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Residency Rules for Military Spouses

Residency Rules for Military Spouses

Military spouse residency is common among military personnel. The tax law created the residency relief act to assist military spouses. You may be wondering what it is for and what it does? Or if it truly exists and how to get involved. This article provides the answers to your questions.

The difference between ''residence'' and ''domicile.''

Before enjoying or understanding these rules, military spouses need to know the definition and legal terms used to secure such benefits. A domicile is a word used to refer to the home. Under tax laws, a person can only have one domicile at a time. A domicile is where you keep your property, register to vote, insure your vehicle, keep your driver's license, or do other transactions that concern you. You can change a domicile if these activities are relocated to a new location.

A residency is a place you live or the address currently on your work papers. Where you live can change with time, and the new location becomes the residency. For instance, military couples can be domiciled in New York due to legal paperwork but live in Florida.

 Another term is home or records. The Department of Defense defines this term as the location where the military personnel lived before joining the service. It is mainly used with military entitlement like final permanence change of station (PCS) allowances. After authentication, you can only change a recorded home if an error is found on the original paperwork. 

What is the Military Spouses Residency Relief Act?

The Military Spouses Residency Relief Act (MSRRA) was enacted in 2009 to privilege military spouses to file taxes with their domicile location. The law enables military spouses to file taxes using a single state. For example, an army spouse with California as their domicile but lives in Brooklyn is subject to California tax laws. The law was set to simplify the tax process for the spouse. 

However, the law does not include all military spouses. Those in different domiciles from their service member are not covered only in exceptions. These families file their taxes using multiple states.

MSRRA Eligibility Factors

MilitaryOneSource clarified that a military spouse must meet specific requirements covered by the MSRRA.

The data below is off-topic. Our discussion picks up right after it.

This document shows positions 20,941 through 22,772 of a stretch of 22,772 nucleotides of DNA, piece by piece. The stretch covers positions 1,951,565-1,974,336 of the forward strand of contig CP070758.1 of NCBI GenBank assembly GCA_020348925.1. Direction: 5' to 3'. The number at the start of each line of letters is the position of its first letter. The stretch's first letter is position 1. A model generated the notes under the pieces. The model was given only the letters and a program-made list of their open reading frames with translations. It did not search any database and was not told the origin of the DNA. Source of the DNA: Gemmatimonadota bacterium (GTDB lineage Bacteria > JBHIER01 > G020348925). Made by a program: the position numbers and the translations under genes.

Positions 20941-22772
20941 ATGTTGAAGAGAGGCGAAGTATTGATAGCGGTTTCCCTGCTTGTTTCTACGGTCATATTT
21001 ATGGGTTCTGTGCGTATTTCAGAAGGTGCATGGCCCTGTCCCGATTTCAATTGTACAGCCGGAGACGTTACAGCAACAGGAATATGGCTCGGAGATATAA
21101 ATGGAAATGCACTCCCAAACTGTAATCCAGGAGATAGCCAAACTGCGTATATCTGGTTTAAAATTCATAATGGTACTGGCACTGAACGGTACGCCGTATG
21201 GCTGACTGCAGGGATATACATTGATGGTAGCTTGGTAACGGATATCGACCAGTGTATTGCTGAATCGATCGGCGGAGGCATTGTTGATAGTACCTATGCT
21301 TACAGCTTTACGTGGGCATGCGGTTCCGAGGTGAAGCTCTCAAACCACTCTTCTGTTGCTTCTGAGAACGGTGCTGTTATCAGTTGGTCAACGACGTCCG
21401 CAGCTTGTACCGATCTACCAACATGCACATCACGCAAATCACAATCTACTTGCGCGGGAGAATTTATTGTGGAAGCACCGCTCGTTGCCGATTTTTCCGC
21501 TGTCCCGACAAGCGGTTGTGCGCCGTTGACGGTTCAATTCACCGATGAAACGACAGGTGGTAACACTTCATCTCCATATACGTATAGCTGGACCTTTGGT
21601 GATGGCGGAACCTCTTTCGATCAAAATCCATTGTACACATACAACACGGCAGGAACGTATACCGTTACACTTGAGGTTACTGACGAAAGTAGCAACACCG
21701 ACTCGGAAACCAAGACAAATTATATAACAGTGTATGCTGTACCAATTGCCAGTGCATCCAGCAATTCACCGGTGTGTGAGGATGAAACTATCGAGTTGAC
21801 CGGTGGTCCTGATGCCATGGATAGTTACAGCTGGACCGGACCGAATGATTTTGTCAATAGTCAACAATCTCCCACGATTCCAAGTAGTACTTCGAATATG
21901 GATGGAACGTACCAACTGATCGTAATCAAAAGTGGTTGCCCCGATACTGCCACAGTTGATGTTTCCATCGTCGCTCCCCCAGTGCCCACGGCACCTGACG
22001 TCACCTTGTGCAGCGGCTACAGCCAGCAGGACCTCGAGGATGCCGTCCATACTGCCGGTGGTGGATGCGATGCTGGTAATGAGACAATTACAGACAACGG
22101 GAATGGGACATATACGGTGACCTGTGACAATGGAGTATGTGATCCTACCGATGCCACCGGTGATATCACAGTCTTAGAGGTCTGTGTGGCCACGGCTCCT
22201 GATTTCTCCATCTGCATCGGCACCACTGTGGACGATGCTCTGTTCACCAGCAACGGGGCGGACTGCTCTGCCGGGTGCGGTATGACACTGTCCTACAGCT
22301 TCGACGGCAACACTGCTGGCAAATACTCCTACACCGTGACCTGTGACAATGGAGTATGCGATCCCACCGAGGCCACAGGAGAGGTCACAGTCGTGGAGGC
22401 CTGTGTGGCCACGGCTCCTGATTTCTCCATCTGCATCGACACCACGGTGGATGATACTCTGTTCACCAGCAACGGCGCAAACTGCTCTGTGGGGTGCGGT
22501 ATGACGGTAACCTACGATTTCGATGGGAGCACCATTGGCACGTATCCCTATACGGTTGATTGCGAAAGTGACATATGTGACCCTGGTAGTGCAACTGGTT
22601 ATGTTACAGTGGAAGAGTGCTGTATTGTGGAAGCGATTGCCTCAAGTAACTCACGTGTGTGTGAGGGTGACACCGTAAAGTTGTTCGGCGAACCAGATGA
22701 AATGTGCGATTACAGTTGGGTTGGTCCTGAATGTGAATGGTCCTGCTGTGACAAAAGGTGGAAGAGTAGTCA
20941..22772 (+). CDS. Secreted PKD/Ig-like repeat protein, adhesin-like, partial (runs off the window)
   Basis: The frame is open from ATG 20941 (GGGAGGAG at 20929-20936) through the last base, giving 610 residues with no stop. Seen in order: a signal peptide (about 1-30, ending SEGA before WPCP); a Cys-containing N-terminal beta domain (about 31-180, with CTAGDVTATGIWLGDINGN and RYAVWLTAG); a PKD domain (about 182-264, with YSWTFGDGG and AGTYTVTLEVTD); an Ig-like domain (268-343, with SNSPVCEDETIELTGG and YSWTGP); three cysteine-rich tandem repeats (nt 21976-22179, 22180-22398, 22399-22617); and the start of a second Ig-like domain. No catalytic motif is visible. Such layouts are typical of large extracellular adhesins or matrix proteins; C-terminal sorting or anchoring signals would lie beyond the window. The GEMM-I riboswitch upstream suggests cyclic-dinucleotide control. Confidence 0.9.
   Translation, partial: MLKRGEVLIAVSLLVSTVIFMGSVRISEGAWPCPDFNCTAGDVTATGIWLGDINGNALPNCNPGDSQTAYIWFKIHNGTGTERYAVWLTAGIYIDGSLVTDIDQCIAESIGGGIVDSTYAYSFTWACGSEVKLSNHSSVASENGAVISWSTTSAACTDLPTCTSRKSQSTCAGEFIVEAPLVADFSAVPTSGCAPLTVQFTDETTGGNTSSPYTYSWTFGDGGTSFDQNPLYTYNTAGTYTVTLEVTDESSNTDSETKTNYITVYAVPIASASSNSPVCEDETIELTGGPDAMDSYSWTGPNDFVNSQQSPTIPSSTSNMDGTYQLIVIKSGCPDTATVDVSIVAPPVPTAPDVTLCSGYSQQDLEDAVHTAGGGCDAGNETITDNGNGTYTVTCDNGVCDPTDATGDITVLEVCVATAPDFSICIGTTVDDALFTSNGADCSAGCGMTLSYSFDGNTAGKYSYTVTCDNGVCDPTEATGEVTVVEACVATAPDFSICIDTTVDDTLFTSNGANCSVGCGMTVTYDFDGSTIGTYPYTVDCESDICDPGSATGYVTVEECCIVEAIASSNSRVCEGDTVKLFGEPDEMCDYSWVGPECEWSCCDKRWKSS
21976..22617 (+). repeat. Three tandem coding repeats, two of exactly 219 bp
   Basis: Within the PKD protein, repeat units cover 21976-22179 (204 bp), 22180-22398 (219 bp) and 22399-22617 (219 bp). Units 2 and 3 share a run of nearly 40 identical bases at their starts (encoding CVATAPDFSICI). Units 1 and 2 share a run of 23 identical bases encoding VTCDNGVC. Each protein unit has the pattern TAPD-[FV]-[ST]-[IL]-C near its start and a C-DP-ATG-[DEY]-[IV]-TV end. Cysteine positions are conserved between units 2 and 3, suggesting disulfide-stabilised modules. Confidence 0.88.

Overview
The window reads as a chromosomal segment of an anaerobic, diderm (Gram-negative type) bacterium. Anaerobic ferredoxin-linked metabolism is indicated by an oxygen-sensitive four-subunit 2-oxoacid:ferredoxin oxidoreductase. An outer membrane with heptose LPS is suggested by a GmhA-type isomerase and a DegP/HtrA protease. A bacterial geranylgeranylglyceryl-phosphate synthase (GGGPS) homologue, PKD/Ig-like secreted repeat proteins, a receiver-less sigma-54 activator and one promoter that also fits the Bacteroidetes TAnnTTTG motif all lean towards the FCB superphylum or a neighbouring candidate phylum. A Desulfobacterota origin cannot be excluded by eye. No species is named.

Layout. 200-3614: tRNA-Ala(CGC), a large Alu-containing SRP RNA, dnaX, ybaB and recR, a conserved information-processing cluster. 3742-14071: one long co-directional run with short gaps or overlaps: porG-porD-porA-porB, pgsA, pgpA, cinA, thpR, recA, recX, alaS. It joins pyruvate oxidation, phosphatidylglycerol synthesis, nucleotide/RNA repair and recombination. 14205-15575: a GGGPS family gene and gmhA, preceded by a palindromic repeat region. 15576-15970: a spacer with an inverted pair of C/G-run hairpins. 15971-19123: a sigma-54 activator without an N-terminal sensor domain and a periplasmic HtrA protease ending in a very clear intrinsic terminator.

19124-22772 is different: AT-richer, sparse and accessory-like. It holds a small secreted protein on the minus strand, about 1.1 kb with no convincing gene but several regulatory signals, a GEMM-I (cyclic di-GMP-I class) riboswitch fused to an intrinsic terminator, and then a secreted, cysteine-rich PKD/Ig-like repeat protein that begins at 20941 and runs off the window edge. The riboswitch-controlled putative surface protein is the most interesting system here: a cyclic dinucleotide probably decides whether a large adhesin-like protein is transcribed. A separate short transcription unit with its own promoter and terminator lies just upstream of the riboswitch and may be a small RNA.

• The service member is on duty in a foreign state.

  • The service member lives with their spouse in the state.

  • The residence state is the same for the spouses.

If the military deploys the service member without the spouse, the spouse is under MSRRA. The case is considered a travel or temporary duty deployment.

Limitations of the Military Spouse Residency Relief Act

The act is limited to specific requirements. The spouse or service member cannot personally choose a residency state. The couples must make decisions and conclusions together before moving to a different resident state. The Military OneSource shines more light on this by saying you can only do it through contacts such as property, voting, driver's license, registered vehicles, etc. 

Other limitations of the MSRRA are:

  • If the spouse does not follow the service member to the deployed or assigned state for duty, the spouse is no longer covered by the MSRRA relief act.

  • Each state has laws concerning the circumstance of what proves to be shown to establish a domicile in another state. 

  • The military spouse's driver's license is imposed by state law, not the MSRRA. These laws vary according to the state.

  • Assuming the spouse does not establish a domicile home before marriage under the MSRRA, you can claim the state of your service member under the Veterans Benefits and Transition Act of 2018.


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